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The relationship between ratings of voice quality and quality of life measures.

Authors
  • Murry, Thomas
  • Medrado, Reny
  • Hogikyan, Norman D
  • Aviv, Jonathan E
Type
Published Article
Journal
Journal of Voice
Publisher
Elsevier
Publication Date
Jun 01, 2004
Volume
18
Issue
2
Pages
183–192
Identifiers
PMID: 15193651
Source
Medline
License
Unknown

Abstract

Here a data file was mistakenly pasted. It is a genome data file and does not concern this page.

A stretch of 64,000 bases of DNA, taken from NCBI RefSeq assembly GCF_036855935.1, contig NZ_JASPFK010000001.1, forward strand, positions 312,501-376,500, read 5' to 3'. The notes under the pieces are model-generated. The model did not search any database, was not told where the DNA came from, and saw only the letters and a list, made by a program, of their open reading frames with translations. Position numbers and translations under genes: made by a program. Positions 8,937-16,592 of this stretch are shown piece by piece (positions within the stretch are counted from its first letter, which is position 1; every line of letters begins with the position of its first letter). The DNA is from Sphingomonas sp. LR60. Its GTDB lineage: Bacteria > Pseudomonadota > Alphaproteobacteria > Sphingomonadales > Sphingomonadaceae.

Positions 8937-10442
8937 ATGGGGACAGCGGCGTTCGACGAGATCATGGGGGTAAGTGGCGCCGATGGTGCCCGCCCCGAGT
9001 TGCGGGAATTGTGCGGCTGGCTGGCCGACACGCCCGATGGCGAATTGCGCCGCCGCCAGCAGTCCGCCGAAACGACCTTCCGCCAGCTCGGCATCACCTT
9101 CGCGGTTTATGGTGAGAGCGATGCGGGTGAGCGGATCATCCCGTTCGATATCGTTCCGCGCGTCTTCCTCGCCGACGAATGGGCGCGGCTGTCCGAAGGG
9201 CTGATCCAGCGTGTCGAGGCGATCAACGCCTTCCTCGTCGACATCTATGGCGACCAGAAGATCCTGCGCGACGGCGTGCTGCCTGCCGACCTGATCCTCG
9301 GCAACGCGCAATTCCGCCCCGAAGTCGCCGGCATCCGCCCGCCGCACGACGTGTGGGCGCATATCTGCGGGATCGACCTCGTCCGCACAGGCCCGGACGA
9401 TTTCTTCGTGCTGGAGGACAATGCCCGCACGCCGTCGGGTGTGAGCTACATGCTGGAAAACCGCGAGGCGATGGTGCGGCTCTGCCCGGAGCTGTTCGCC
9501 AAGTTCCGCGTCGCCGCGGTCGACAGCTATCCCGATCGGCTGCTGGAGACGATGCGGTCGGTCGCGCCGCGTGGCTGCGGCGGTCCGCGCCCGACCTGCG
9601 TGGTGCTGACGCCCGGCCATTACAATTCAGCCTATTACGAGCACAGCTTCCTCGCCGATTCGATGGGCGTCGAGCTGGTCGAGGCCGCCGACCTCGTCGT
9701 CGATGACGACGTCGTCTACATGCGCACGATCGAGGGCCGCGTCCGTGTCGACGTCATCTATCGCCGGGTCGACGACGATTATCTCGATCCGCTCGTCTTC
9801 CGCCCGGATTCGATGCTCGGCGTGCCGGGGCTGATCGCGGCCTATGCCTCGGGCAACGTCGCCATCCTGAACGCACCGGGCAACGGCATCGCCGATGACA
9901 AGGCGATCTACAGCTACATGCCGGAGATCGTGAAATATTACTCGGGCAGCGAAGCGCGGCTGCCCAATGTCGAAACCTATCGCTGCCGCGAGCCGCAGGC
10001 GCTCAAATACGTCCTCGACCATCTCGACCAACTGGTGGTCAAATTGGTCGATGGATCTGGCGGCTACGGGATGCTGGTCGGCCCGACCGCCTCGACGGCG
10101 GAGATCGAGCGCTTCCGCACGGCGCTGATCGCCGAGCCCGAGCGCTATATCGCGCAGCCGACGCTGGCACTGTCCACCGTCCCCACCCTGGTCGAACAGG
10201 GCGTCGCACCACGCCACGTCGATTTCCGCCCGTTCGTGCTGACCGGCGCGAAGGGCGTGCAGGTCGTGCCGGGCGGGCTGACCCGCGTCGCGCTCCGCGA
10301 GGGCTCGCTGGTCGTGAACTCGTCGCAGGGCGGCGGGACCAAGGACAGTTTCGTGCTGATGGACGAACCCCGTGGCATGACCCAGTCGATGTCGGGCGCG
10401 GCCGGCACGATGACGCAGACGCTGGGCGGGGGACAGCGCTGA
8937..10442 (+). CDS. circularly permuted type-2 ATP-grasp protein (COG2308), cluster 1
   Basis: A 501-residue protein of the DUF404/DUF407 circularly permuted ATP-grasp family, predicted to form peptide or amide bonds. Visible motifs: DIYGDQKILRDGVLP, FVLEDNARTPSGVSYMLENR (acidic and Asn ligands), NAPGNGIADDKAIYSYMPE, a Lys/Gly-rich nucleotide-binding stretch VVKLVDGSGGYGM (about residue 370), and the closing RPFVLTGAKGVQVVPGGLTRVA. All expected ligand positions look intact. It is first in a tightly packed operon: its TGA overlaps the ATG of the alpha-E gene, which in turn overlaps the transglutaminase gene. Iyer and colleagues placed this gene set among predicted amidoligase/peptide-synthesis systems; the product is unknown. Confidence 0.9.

In the past several years, a number of scales have been developed that elicit a patient's self-assessment of the severity of his or her voice problem. The Voice Related Quality of Life Measure (V-RQOL) assesses a patient's perception of the impact of the voice problem on quality of life. Although this tool assesses the patient's perception of the voice disorder, it may not reflect the severity of dysphonia as perceived by a clinician. The GRBAS is an auditory-perceptual scale developed in Japan and used by clinicians to categorize the voice using five descriptive perceptual parameters: overall grade or severity (G), roughness of the voice (R), breathiness (B), asthenia (A), and strain (S). The purpose of this research is to determine the relationship between the patient's perception of voice related quality of life using the V-RQOL and the clinician's perception of voice severity using the GRBAS scale. Fifty patients with a complaint of a voice disorder completed the V-RQOL prior to their examination. In addition, 45 patients without voice complaints (controls) also completed the V-RQOL. All patients and control subjects were assessed by one of the voice clinicians using the GRBAS. For 25 of the subjects, both clinicians provided GRBAS perceptual ratings. Each of the two groups, were subsequently divided into subgroups consisting of those age 66 years and under and those over 66 years of age. The results indicate that the two clinicians were highly reliable in rating severity in the normal and voice disordered groups using the GRBAS scale. The results also indicate that perceived voice severity and voice-related quality of life are related; however, the relationship is a moderate one, which suggests that factors other than those directly related to voice quality may contribute to responses on voice assessment scales completed by patients. The relationship was stronger for the subgroup under 66 years old compared with the subgroup 66 years and older.

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